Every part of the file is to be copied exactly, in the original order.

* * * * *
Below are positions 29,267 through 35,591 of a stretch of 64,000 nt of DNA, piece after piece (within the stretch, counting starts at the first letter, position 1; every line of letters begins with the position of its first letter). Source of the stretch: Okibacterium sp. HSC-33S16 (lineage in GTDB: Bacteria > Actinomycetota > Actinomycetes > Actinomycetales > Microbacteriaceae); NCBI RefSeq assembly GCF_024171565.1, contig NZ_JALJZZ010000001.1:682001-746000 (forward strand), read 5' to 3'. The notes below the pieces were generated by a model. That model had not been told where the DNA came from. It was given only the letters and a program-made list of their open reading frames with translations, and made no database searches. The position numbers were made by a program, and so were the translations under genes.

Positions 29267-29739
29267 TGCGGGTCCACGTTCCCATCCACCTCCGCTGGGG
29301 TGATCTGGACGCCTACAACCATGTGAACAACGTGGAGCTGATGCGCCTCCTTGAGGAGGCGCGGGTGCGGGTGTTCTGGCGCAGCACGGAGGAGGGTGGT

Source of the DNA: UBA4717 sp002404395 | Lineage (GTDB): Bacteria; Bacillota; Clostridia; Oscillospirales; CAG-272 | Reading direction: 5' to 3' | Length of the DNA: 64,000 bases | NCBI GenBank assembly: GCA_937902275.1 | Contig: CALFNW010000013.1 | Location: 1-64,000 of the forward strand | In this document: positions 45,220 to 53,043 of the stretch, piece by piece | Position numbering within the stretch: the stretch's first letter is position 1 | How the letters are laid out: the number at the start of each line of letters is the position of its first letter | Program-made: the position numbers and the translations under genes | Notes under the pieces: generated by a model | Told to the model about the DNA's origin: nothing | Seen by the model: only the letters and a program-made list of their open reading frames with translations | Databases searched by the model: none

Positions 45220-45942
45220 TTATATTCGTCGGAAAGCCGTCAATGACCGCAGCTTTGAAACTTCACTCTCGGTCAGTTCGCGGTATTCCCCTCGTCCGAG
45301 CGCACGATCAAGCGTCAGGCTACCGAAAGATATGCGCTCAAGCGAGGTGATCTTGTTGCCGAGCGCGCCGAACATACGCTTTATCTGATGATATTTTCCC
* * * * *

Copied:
Below are positions 29,267 through 35,591 of a stretch of 64,000 nt of DNA, piece after piece (within the stretch, counting starts at the first letter, position 1; every line of letters begins with the position of its first letter). Source of the stretch: Okibacterium sp. HSC-33S16 (lineage in GTDB: Bacteria > Actinomycetota > Actinomycetes > Actinomycetales > Microbacteriaceae); NCBI RefSeq assembly GCF_024171565.1, contig NZ_JALJZZ010000001.1:682001-746000 (forward strand), read 5' to 3'. The notes below the pieces were generated by a model. That model had not been told where the DNA came from. It was given only the letters and a program-made list of their open reading frames with translations, and made no database searches. The position numbers were made by a program, and so were the translations under genes.

Positions 29267-29739
29267 TGCGGGTCCACGTTCCCATCCACCTCCGCTGGGG
29301 TGATCTGGACGCCTACAACCATGTGAACAACGTGGAGCTGATGCGCCTCCTTGAGGAGGCGCGGGTGCGGGTGTTCTGGCGCAGCACGGAGGAGGGTGGT

Source of the DNA: UBA4717 sp002404395 | Lineage (GTDB): Bacteria; Bacillota; Clostridia; Oscillospirales; CAG-272 | Reading direction: 5' to 3' | Length of the DNA: 64,000 bases | NCBI GenBank assembly: GCA_937902275.1 | Contig: CALFNW010000013.1 | Location: 1-64,000 of the forward strand | In this document: positions 45,220 to 53,043 of the stretch, piece by piece | Position numbering within the stretch: the stretch's first letter is position 1 | How the letters are laid out: the number at the start of each line of letters is the position of its first letter | Program-made: the position numbers and the translations under genes | Notes under the pieces: generated by a model | Told to the model about the DNA's origin: nothing | Seen by the model: only the letters and a program-made list of their open reading frames with translations | Databases searched by the model: none

Positions 45220-45942
45220 TTATATTCGTCGGAAAGCCGTCAATGACCGCAGCTTTGAAACTTCACTCTCGGTCAGTTCGCGGTATTCCCCTCGTCCGAG
45301 CGCACGATCAAGCGTCAGGCTACCGAAAGATATGCGCTCAAGCGAGGTGATCTTGTTGCCGAGCGCGCCGAACATACGCTTTATCTGATGATATTTTCCC